At the same time, however, she vigorously rejected the idea that race would be important in the election, a question met with general head-shaking from those assembled; Ms. Oaks said she was “terribly offended,” as a Southerner, at even being asked about this.
Jim Pagans, a retired software manager, interviewed in a strip mall parking lot in Roanoke, Va., said that while Mr. Obama was “half-Caucasian,” he had the characteristics of blacks.
“But you look at his background, you don’t think of that,” he said. “He’s more intelligent and a smarter person than McCain.”
Bud Rowell, a retired oil field worker interviewed at a Baptist church in Citronelle, Ala., north of Mobile, said he was uncertain about Mr. Obama’s racial identity, and was critical of him for being equivocal and indecisive.
But Mr. Rowell also said that personal experience had made him more sympathetic to biracial people.
“I’ve always been against the blacks,” said Mr. Rowell, who is in his 70s, recalling how he was arrested for throwing firecrackers in the black section of town. But now that he has three biracial grandchildren — “it was really rough on me” — he said he had “found out they were human beings, too.”

Sunday, October 12, 2008

Happy birthday to me....

Rather narcissistic to blog about one's own birthday, no? And yet the picture opportunities!

First of all, Husband sent me flowers at work one day early.Then the staff gave me flowers too the next day, with little cake and brownie snacks, which I shared of course, and a balloon, but best of all, a book:That would be The Big-Ass Book of Crafts by Mark Montano. Favorite projects from the book:

Tabletop covered with peel and stick laminate tile from the hardware store:Felt-applique quilt:There's totally kitchy and totally cool stuff so I'm looking forward to doing some of the projects.

And here's one project that belongs in that book but I did way back in, um, some time so long ago I don't even remember, but probably last fall, about a year ago:
This piece is 4 feet by 4 feet on a wooden base. I took scrapbooking paper, tore them up into irregular shapes and glued them onto the wood. Then I sketched a lotus flower onto a sheet of flipchart paper and glued more scraps of scrap book paper onto it. Sharpies bleed through paper pretty well, so once it dried, I could cut out the shapes from the back side.
Using ModPodge, I glued on the lotus flower pieces, and then also the little dragonflies in the 4 corners.
Began the project probably last fall and finished it, almost, today. Now I just need to get 16 feet of ribbon to glue onto the edge of the wood to give it a nice finish. And to figure out where to put it and how. It's pretty heavy. But that can wait until next year.
By the way, for dinner on my birthday, Husband took me to Bacchanalia, apparently the only 5 star restaurant in Atlanta. It was a prix fixe 4 course dinner (appetizer, entree, cheese, dessert) where I tried veal sweetbread -- brains -- for the first time. It was $75 per person base price. Then there were the wine pairings and some choices for each course carried extra charges, which they called supplements.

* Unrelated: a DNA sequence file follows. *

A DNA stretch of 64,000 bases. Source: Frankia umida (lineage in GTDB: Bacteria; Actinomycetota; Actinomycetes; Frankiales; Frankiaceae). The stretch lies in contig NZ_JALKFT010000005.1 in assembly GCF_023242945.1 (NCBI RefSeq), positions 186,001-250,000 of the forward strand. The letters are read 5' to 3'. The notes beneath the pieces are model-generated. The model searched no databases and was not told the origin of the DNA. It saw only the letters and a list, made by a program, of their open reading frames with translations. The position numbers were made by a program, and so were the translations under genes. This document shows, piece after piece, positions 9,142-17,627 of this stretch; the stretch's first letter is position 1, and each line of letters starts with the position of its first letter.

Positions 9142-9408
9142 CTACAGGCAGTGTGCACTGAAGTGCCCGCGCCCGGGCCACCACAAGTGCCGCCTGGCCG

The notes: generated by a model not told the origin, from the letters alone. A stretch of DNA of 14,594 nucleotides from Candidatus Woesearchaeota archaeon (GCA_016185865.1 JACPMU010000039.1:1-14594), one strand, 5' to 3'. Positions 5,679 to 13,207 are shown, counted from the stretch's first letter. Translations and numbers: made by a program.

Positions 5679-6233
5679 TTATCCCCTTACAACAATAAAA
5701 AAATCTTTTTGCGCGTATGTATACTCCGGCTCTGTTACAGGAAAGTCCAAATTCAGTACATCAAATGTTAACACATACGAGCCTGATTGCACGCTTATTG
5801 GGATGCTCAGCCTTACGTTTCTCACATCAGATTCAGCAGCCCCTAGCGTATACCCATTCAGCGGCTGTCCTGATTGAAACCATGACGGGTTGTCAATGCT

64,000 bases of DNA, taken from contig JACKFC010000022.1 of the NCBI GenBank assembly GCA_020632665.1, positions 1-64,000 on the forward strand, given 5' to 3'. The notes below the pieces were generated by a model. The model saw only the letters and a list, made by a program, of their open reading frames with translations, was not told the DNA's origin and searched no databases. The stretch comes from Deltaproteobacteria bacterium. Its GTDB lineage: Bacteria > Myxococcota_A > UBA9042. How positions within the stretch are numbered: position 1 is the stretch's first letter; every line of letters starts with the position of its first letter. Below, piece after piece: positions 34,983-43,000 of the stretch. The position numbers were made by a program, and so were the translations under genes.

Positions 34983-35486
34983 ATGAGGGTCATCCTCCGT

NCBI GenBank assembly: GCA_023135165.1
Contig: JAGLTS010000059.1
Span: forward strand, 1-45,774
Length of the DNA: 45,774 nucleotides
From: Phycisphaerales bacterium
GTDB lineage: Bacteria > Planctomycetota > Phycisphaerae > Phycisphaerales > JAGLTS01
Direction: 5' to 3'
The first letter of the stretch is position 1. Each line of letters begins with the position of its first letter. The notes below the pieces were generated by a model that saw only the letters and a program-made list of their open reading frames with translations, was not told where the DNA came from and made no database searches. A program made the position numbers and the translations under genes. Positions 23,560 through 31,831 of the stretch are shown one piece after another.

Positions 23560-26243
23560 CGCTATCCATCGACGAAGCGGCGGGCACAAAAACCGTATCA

Each portion was tiny but oh, the flavors. And by the time dessert came around, I was full. Could barely finish my donut holes, I mean, bomboloni.
But I managed it. Leave no chocolate covered Italian donut holes behind, is my motto.

Wednesday, October 8, 2008

Cross stitch show

Over the weekend The Sampler Guild of Georgia opened an exhibit of cross stitched pieces. They were lovely. I used to do cross stitch but haven't in years. This made me want to pick it up again.
On the face of it, this one seems easy enough to do. But just think of the counting you have to do to make sure each motif is nicely spaced apart from each other.
This long one was pretty cool.
The green at the bottom was achieve by stitching in a checkerboard pattern in green. Here's a close up. The intricacy of the border alone on this one is impressive. Again, each element, each letter, zig-zag, or swirle doesn't look hard, but each one needs to be done precisely to achieve the overall look.
These Santas aren't by cup of tea, but are done very well.
I love this red house. Apparently, the pattern for each room was mailed separately, like mystery shawl knitting patterns are done, and the entire picture doesn't emerge until end.
This one has a different feel, and I like the verse about the lady leave alone the fake flowers and enjoy the real roses instead. Which is ironic, considering the pattern is all about stitching fake flowers!
This last one uses all kinds of needlework, including pulled thread work.
Maybe one day I'll go back to cross stitch. I still have all the DMC floss....

First Face

In pottery class, we're learning how to make the human form. This is the first face I've made. Can of V8 for scale.

It's been fired once and the next step will be to glaze it and then fire again.
This guy will just be bald, but the next one, I'll poke holes for yarn hair afterwards. That's one way to use up left over yarn.

Monday, October 6, 2008

Aching Elbows

Last night, I laid in bed, feeling my elbows throbbing. But this was a price I was willing to pay for an afternoon throwing pottery.